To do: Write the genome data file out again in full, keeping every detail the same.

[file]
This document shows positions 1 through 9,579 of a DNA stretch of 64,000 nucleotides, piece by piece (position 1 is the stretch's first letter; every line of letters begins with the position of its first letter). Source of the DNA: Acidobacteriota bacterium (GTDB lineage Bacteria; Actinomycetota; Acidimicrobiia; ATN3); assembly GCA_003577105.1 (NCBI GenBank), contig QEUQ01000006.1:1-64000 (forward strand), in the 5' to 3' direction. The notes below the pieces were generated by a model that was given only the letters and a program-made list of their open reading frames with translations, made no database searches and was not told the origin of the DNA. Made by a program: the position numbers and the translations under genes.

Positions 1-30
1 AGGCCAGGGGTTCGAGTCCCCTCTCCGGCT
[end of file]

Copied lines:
This document shows positions 1 through 9,579 of a DNA stretch of 64,000 nucleotides, piece by piece (position 1 is the stretch's first letter; every line of letters begins with the position of its first letter). Source of the DNA: Acidobacteriota bacterium (GTDB lineage Bacteria; Actinomycetota; Acidimicrobiia; ATN3); assembly GCA_003577105.1 (NCBI GenBank), contig QEUQ01000006.1:1-64000 (forward strand), in the 5' to 3' direction. The notes below the pieces were generated by a model that was given only the letters and a program-made list of their open reading frames with translations, made no database searches and was not told the origin of the DNA. Made by a program: the position numbers and the translations under genes.

Positions 1-30
1 AGGCCAGGGGTTCGAGTCCCCTCTCCGGCT